To those of you who’ve been reading my posts since August, it should come as no surprise that as a kid, I had unique expectations of Halloween.
Of course, Halloween was magical for me. Not just because of the candy, the spooky, ghosty stuff and the chance to run around outside in the dark, but because of the costumes.
Halloween was a yearly opportunity not just to wear a costume, but to become someone else—ideally someone painfully glamorous, royal or, at the very least, of Elvin blood. This character would be famous for her death defying dance & acrobatic moves and also possess powers like flying, mind reading and such. She was envied by women, loved by men—or boys, at least. In a strange twist that can only make sense to a child living in Middle America, she was often also a cheerleader.
So you’re thinking Wonder Woman, Catwoman, Bionic Woman or maybe Princess Leia—all solid, respectable choices.
But of course, Wonder Woman wasn’t for me. Oh no, a regular old Wonder Woman costume would not affect the transformation I needed. I had to create something that, in its beauty and originality, in the very effort of its creation, would bring me magic. And that magic would transform me from a weird, underachieving, semi-pariah into the “secret me,” the real me, the me I might have been if only…
Preparing for Halloween, I’d imagine my classmate’s faces when they saw me in my fabulous costume and realized they had never really seen me before, that I was in possession of something special and unique. They would fall to their knees, of course. Girls who had been mean would suddenly offer me the chocolate milk from their lunches, heck, they’d give their entire lunch, just for a chance to be my friend. And cute, popular boys who’d made fun of my Canadian accent and pelted me with snowballs would send me love notes soaked with apolpgetic tears.
It’s a good thing I had a vivid imagination, since that’s as far as my “magical transformation” ever got. Needless to say, I’d have fared much better (at least socially) in a Wonder Woman costume.
And I never got the super powers, the painful glamour (who wants it when it’s painful?!) or the Elvin blood either. But I kept looking, and not just at Halloween. The specifics changed (I stopped looking to be super-powered or have people falling to their knees, for example) but for a long time I looked for a “better” me. A me that wasn’t so shamefully, stubbornly strange, a me that would fit in with the cool kids. (Because the were the ones who were having the best time, weren’t they?!)
Eventually I stopped trying to make those kinds of friends and going into the arts helped too. And yet…I still felt like an undercover freak sometimes.
Then I started to write. And I finally figured out that the undercover freak is the better me. She’s the one with the survival skills, the unique perspective and the sense of humour. She’s the one who tells the stories. And I’m sure if she wanted to, she could conjure some royal blood, read a few minds or even fly. She wouldn’t even need it to be Halloween, either.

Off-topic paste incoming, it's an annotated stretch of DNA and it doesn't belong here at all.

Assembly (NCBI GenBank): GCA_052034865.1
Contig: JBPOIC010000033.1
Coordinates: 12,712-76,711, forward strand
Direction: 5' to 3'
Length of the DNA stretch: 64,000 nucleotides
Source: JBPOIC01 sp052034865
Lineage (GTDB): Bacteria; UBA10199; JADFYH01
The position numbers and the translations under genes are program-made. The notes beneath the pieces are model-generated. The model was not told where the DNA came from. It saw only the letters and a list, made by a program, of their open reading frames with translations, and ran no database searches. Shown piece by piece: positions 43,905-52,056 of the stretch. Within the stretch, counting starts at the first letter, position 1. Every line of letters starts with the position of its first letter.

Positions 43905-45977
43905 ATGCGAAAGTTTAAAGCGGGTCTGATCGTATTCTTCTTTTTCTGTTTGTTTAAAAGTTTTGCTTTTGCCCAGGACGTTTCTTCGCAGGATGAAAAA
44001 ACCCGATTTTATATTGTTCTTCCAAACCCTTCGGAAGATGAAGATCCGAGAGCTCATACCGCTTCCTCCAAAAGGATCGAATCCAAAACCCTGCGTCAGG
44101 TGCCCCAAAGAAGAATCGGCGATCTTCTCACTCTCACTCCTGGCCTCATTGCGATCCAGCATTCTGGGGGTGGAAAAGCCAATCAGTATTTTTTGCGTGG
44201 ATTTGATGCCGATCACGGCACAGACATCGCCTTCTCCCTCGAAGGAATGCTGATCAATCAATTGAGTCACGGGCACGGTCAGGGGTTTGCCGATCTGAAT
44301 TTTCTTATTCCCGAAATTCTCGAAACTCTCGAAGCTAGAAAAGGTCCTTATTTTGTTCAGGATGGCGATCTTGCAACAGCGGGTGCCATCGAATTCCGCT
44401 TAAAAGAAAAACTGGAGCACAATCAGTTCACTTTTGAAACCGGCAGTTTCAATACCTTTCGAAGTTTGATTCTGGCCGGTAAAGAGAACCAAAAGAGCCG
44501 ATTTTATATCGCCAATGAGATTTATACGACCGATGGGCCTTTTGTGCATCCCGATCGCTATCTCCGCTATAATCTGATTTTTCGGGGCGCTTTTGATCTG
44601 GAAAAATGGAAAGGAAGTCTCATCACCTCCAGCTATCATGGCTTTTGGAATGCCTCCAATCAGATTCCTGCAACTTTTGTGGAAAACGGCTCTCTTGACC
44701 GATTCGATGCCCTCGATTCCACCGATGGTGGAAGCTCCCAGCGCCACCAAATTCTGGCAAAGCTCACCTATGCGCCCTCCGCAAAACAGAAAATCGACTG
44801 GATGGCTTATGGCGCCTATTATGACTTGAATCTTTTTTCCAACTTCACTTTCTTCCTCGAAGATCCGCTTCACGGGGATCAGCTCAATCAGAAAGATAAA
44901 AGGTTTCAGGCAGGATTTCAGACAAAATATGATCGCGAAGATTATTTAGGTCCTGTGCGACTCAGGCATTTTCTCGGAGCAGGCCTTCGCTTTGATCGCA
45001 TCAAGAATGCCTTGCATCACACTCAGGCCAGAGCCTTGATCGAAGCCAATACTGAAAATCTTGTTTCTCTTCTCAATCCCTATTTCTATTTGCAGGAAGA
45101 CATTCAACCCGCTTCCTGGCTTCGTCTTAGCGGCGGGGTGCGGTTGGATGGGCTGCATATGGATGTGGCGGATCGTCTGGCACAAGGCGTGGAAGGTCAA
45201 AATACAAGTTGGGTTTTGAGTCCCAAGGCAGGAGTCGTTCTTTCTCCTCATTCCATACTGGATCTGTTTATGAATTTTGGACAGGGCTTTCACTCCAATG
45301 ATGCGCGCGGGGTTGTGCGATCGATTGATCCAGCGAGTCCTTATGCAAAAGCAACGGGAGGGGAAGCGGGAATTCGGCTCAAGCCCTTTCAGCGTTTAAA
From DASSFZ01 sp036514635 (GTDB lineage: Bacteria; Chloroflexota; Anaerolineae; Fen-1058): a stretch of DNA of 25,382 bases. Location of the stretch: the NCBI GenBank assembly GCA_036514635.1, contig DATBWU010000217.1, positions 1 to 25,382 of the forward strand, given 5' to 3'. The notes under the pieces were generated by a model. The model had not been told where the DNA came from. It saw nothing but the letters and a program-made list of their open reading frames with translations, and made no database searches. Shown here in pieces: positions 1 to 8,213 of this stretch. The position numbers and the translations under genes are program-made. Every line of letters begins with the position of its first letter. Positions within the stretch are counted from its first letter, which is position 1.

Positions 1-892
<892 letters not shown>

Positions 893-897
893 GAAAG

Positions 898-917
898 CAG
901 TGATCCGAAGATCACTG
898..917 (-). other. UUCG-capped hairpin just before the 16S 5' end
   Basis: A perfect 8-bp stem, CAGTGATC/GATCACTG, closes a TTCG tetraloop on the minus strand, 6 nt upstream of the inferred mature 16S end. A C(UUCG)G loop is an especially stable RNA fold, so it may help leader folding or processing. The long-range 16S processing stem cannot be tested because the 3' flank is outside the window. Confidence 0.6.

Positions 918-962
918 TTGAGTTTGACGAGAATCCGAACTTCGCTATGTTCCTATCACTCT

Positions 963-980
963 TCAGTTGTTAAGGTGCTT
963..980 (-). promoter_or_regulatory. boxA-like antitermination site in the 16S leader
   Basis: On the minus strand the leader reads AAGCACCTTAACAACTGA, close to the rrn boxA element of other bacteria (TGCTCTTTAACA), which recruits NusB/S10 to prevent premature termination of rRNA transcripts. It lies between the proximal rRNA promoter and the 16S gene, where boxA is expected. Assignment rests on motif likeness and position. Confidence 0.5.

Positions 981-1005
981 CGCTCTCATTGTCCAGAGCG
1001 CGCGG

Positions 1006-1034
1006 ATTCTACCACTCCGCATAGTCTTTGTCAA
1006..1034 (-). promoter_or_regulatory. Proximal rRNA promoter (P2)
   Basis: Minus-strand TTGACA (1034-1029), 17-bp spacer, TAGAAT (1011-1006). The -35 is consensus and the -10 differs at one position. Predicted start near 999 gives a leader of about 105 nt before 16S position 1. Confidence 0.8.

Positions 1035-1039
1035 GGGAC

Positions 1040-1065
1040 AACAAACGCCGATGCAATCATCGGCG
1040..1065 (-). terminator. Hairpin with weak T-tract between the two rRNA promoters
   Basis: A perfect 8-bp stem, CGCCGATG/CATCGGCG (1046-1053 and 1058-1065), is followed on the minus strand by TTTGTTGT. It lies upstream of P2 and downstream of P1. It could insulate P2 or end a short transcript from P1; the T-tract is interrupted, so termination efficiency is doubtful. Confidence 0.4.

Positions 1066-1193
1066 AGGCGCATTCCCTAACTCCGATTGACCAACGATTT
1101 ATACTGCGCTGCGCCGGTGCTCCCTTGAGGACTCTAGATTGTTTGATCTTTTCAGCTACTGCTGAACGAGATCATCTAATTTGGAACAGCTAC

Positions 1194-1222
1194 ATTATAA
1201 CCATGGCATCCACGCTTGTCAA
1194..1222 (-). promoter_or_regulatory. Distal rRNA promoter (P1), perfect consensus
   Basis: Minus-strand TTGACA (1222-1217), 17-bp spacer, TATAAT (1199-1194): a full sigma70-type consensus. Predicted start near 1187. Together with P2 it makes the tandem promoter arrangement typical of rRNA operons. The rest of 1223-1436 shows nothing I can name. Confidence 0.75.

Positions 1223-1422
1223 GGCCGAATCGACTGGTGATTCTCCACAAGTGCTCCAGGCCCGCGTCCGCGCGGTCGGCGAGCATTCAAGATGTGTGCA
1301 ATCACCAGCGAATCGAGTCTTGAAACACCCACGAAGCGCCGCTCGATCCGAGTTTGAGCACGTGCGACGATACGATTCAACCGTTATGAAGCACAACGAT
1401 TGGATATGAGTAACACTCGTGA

15 Replies to “Halloween & The Undercover Freak by Deb Danielle”
Wow, Danielle, how brave of you to write this post and show that picture of the ‘real you’ (very cute, by the way). I’m glad you finally embraced the undercover freak, because she is the ‘you’ everyone loves.
And I’d share my chocolate milk with you any day.
Thanks Joanne! I may be thirty-five now but that girl’s still in there.
I love this post and you know what? Chocolate milk is so overrated! I’d certainly share my red wine with you if you were nearby though 😉
Wonderful post, Danielle. I see you then and I see you now and I’d share my whole lunch with you anytime…
I’m just happy that you were finally able to come out of your shell — You look so shy in the picture.
Jenny–these days I’m happy to take wine instead–absolutely!
Gail–I know your lunch would be better than mine so I may take you up on that.
Lisa–LOL. No, I wasn’t shy at all. Odd, but not shy.
Thanks for the nice comments, ladies!
From one undercover freak to another, I salute you. 🙂
(Something tells me our cover’s blown now, though!)
I spent way too much of my life trying to be someone I’m not… Here’s to letting our freaks out — and not just on Halloween. 🙂
I loved this post. I could print it out and roll around on it I love it so much. I would totally share my chocolate milk with you.
Fly that freak frag proudly, girl! (And wouldn’t you love to see those other girls’ faces when they see Falling Under on display at bookstores everywhere!!!)
Great post. I am really looking forward to reading your book!
Sure, it took some maturity — as most great things do — but you found that power within, Danielle, and now you can literally create and become any character! How cool is that? 😉
The freaks are the good ones. Who wants to be normal? (Whatever that means.) Vive la difference!
Jess–saluting you back! And yeah, I know I’m really blowing my cover. Oh well!
Maureen–isn’t it a relief to stop all that nonsense?! Cheers to all-year-round freakiness!
Eileen–Thanks. Whenever we all manage to meet in person I’ll print this post and bring it along just for you. I’ll roll on something of yours too. Everyone will think we’re crazy and it’ll be great!
Sheila–Hi! Thanks for coming by and for commenting.
Larramie–It is pretty cool. And you’re right, so much of it is about maturity.
Heather–Yep, normalcy is seriously over-rated. I’m so happy I know it finally!
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